The Good, the Bad, and the Really Ugly of Consequence Analysis
Originally presented on: 8/12/2013 10:00:00 - 10:30:00
The growth of the technical field known as Consequence Analysis is due to the interaction of two processes. On one side is the advent of powerful commercially available software packages that allow efficient and fast analysis of complex transient phenomena, and on the other side is the need of the engineering community for more accurate information that would allow them to design, build, and operate their facilities in a safe manner but also plan for the worst case scenario. The more readily available the software packages, the more interest from the engineers. The more interest from engineers and companies, the more readily accessible, powerful and cheaper the software packages. This may sound like a perfect example of technical development, but it is important to take a step back and look at what is the reason these tools exist, i.e., what are the engineers trying to calculate, and to understand what is inside the codes used to crunch the numbers. Like in any analytical computational code, if garbage goes in, garbage will come out. But depending on the physics model used inside the code, a completely real scenario can be turned into a meaningless set of consequences.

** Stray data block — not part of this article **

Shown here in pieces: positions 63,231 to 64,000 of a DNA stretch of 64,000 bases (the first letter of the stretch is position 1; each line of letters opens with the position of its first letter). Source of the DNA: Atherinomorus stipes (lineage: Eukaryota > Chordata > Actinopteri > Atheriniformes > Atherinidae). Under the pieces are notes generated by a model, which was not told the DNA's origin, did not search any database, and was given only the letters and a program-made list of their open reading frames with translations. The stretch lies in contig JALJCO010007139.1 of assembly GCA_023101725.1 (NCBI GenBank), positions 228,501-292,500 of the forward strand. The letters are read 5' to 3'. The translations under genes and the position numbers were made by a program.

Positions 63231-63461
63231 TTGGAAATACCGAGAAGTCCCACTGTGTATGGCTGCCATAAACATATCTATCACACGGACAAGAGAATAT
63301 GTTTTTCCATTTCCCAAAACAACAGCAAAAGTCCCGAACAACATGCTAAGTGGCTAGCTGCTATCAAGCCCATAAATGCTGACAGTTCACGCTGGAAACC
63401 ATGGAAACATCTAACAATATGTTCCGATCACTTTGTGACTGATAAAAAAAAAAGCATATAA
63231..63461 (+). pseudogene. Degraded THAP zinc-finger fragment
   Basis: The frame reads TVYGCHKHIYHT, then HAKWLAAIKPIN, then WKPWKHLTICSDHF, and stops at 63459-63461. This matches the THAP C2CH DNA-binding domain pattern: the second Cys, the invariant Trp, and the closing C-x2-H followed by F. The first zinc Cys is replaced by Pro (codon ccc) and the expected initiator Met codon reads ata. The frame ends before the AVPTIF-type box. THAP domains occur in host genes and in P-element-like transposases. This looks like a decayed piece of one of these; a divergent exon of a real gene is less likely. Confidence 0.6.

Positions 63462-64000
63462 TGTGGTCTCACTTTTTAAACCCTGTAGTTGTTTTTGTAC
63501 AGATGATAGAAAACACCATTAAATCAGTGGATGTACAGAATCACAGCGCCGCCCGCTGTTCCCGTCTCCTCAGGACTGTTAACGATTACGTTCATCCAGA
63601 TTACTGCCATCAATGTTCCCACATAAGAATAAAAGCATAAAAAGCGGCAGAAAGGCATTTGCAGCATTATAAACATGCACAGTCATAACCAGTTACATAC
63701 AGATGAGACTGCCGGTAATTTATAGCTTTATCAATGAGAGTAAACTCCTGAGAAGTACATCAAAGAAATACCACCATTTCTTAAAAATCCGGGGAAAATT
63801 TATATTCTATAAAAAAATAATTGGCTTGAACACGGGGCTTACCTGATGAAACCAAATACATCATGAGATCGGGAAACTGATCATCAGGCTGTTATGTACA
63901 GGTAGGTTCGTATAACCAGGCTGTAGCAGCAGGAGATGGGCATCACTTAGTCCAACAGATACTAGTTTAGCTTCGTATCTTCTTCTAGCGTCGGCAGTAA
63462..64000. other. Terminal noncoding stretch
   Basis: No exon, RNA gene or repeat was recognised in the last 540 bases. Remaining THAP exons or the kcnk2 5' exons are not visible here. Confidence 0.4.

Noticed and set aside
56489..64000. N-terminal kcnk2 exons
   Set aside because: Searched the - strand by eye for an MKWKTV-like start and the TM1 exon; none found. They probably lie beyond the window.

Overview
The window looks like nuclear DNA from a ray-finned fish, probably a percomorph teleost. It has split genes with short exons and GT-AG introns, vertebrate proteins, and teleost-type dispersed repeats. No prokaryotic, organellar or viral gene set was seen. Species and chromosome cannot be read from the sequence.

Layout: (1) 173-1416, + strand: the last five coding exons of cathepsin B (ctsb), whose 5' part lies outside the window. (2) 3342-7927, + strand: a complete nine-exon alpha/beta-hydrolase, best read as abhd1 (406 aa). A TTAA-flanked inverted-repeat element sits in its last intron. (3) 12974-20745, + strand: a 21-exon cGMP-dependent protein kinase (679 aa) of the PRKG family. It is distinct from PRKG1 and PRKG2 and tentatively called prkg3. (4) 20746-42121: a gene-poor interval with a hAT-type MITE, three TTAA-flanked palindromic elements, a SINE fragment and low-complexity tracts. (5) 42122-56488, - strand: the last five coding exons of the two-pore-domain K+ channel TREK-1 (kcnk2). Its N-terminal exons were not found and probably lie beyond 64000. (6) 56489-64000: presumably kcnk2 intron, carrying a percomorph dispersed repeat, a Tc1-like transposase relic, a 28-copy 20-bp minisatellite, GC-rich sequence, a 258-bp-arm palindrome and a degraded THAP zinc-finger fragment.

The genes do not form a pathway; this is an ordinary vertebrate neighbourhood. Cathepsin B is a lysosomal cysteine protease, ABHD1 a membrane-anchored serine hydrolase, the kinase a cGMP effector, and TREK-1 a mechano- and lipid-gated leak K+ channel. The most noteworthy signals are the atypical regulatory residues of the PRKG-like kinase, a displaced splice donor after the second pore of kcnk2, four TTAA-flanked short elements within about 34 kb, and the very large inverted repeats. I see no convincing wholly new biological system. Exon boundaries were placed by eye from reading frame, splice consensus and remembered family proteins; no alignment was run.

These codes and tools are very powerful, but are they needed in every plant design? Are the engineers using them or those making the decision to hire a company specialized in their use, aware of the code’s underlying limitations? What is the approach an engineering department should take when designing a new plant and trying to understand the worst case scenario consequences? In many cases, complex analysis is driven by the tools available as opposed to practical and conservative safety needs.
By understanding what these codes do and don’t do, what they do very well and what they do very badly, the process safety professional can have a better understanding of where in his collection of tools consequence analysis would fit.
This paper presents the advantages, pitfalls, and complexity of the current consequence analysis practices through examples drawn from the authors’ experiences. A conceptual framework for matching the complexity of tool to practical needs for consequence analysis will be provided.